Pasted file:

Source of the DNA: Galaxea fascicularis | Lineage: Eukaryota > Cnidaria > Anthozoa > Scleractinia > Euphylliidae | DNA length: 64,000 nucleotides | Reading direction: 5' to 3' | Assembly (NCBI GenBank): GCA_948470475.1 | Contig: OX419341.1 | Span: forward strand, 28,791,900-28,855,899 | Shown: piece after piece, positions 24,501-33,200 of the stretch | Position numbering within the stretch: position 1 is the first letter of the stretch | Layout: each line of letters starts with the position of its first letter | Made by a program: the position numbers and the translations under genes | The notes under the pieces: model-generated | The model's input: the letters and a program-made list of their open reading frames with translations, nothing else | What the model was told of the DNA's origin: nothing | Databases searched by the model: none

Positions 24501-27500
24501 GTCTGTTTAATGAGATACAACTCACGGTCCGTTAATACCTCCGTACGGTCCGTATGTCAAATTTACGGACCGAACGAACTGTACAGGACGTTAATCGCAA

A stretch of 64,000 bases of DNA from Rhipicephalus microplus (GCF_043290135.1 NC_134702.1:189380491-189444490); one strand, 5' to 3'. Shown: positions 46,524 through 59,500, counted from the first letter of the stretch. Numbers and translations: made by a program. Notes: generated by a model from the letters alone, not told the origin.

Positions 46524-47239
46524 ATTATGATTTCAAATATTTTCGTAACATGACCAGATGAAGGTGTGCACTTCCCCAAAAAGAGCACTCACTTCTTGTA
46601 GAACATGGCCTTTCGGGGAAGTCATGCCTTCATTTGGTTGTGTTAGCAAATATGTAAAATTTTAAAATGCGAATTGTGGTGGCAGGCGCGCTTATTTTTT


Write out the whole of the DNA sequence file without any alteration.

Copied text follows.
Source of the DNA: Galaxea fascicularis | Lineage: Eukaryota > Cnidaria > Anthozoa > Scleractinia > Euphylliidae | DNA length: 64,000 nucleotides | Reading direction: 5' to 3' | Assembly (NCBI GenBank): GCA_948470475.1 | Contig: OX419341.1 | Span: forward strand, 28,791,900-28,855,899 | Shown: piece after piece, positions 24,501-33,200 of the stretch | Position numbering within the stretch: position 1 is the first letter of the stretch | Layout: each line of letters starts with the position of its first letter | Made by a program: the position numbers and the translations under genes | The notes under the pieces: model-generated | The model's input: the letters and a program-made list of their open reading frames with translations, nothing else | What the model was told of the DNA's origin: nothing | Databases searched by the model: none

Positions 24501-27500
24501 GTCTGTTTAATGAGATACAACTCACGGTCCGTTAATACCTCCGTACGGTCCGTATGTCAAATTTACGGACCGAACGAACTGTACAGGACGTTAATCGCAA

A stretch of 64,000 bases of DNA from Rhipicephalus microplus (GCF_043290135.1 NC_134702.1:189380491-189444490); one strand, 5' to 3'. Shown: positions 46,524 through 59,500, counted from the first letter of the stretch. Numbers and translations: made by a program. Notes: generated by a model from the letters alone, not told the origin.

Positions 46524-47239
46524 ATTATGATTTCAAATATTTTCGTAACATGACCAGATGAAGGTGTGCACTTCCCCAAAAAGAGCACTCACTTCTTGTA
46601 GAACATGGCCTTTCGGGGAAGTCATGCCTTCATTTGGTTGTGTTAGCAAATATGTAAAATTTTAAAATGCGAATTGTGGTGGCAGGCGCGCTTATTTTTT